IV - Fourth Amendment Claim

Petitioner argues the trial court erred when it denied his motion to suppress evidence seized from the search of his apartment. Specifically, he alleges that warrant was issued without probable cause because the information relied upon was based on allegations from an unreliable confidential informant. Respondent submits this claim is not cognizable on habeas review. The Court agrees.

The law is well-settled that "where the State has provided an opportunity for full and fair litigation of a Fourth Amendment claim," federal habeas corpus relief will not lie for a claim that evidence recovered through an illegal search or seizure was introduced at trial. Stone v. Powell, 428 U.S. 465, 482 (1976). The Second Circuit has made it clear that all Stone requires is that the State provide a petitioner the opportunity to litigate his Fourth Amendment claim. See McPhail v. Warden, Attica Corr. Facility, 707 F.2d 67, 69-70 (2d Cir. 1983). In order to receive habeas review of his Fourth Amendment claim, a petitioner must demonstrate either that the State failed to provide any "corrective procedures" by which Fourth Amendment claims could be litigated, or that the State had such procedures in place, but that the petitioner was unable to avail himself of those procedures "because of an unconscionable breakdown in the underlying process." Capellan v. Riley, 975 F.2d 67, 70 (2d Cir. 1992). A "mere disagreement with the outcome of a state court ruling is not the equivalent of an unconscionable breakdown in the state's corrective process," and is insufficient to give this Court authority to review Fourth Amendment claims. Id., 975 F.2d at 72.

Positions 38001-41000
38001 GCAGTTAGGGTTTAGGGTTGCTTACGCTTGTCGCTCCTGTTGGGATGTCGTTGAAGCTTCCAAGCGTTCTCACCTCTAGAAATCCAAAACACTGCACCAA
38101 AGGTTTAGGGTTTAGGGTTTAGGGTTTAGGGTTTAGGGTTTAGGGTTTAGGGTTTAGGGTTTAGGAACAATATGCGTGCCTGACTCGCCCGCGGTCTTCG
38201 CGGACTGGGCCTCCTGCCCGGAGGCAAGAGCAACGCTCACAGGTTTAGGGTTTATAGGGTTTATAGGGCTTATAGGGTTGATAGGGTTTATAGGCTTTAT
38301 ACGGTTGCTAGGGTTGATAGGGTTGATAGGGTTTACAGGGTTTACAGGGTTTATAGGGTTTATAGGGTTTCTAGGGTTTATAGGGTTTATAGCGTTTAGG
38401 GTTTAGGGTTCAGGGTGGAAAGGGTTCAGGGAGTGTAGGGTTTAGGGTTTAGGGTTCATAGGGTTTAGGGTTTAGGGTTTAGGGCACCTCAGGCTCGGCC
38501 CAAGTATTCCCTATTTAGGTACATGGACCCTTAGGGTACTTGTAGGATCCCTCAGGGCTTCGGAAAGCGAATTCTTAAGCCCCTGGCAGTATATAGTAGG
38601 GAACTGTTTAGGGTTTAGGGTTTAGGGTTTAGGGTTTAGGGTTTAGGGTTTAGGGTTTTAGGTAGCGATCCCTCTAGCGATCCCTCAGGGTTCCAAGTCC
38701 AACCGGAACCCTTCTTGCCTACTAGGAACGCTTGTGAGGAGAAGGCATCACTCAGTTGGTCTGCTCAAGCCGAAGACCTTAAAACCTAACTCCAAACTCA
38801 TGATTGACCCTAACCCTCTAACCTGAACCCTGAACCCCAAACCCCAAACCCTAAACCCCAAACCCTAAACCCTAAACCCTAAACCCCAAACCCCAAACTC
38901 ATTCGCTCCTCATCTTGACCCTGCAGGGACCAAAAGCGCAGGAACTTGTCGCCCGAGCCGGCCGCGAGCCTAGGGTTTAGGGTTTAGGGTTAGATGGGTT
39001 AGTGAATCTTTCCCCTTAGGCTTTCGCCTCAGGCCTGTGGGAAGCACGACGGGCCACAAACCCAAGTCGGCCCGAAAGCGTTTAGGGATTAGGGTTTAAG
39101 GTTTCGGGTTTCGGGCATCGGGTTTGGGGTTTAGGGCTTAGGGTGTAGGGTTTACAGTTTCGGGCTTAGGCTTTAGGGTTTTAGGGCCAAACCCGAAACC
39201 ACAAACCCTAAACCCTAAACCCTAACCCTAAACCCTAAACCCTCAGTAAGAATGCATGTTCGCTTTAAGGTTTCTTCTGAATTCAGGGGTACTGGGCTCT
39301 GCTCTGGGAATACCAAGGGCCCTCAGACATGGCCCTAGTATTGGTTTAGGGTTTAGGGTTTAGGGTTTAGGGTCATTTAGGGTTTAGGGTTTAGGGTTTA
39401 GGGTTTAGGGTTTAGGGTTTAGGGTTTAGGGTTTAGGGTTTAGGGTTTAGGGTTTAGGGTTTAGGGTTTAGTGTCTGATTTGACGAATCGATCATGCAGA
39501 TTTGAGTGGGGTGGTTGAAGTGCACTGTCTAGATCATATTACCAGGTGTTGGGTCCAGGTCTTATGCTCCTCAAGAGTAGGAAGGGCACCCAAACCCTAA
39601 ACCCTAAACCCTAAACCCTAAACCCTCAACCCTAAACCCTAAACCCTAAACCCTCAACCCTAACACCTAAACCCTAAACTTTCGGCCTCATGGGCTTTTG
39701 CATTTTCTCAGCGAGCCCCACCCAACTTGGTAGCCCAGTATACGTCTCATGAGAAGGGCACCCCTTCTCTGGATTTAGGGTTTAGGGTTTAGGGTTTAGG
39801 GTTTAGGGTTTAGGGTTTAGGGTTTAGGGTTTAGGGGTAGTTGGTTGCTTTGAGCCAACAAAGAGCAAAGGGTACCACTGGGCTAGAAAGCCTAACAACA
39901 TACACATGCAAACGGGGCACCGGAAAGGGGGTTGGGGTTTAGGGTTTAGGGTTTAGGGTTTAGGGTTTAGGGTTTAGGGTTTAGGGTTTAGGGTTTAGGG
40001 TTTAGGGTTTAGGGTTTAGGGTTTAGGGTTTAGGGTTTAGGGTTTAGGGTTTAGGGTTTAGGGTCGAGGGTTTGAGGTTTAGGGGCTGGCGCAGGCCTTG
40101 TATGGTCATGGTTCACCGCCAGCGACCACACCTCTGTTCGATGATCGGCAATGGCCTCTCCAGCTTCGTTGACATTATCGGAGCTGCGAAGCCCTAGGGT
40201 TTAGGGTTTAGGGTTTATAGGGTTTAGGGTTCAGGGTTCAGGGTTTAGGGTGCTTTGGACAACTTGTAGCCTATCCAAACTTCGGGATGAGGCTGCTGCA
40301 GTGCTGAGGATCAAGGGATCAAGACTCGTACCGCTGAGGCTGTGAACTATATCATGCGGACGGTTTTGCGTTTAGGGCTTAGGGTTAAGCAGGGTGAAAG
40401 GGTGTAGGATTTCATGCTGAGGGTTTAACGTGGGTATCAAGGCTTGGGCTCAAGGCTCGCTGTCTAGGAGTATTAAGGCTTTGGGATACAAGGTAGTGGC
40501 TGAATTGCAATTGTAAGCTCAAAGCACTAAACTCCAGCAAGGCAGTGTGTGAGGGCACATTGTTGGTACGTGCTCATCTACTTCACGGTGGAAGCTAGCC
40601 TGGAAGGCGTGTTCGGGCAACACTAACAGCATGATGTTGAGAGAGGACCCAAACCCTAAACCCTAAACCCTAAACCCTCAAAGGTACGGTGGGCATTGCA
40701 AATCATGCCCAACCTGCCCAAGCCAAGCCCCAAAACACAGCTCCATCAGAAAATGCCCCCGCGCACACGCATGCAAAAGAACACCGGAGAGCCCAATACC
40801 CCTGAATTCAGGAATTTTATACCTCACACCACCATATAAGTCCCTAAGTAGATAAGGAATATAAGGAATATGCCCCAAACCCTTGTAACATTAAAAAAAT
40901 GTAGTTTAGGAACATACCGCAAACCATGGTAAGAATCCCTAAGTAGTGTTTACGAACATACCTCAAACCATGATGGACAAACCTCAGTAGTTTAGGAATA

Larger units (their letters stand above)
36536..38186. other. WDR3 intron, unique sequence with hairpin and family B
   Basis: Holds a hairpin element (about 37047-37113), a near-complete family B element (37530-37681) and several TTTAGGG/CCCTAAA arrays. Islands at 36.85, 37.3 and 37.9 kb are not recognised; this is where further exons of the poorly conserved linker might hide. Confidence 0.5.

In this case, Petitioner's motion to suppress was heard on December 11, 2003. Docket No. 10, Attach. 14. The trial court denied the motion after the hearing. Id. Petitioner challenged the failure to suppress on direct appeal. Docket No. 1. The Appellate Division affirmed the trial court's denial of the motion to suppress. Lewis, 806 N.Y.S.2d at 319-20. Petitioner has alleged neither that the state lacked corrective procedures nor that there was an unconscionable breakdown in the underlying process. Having received an opportunity for full and fair litigation of his claim in state court, his Fourth Amendment claim is not cognizable on federal habeas review.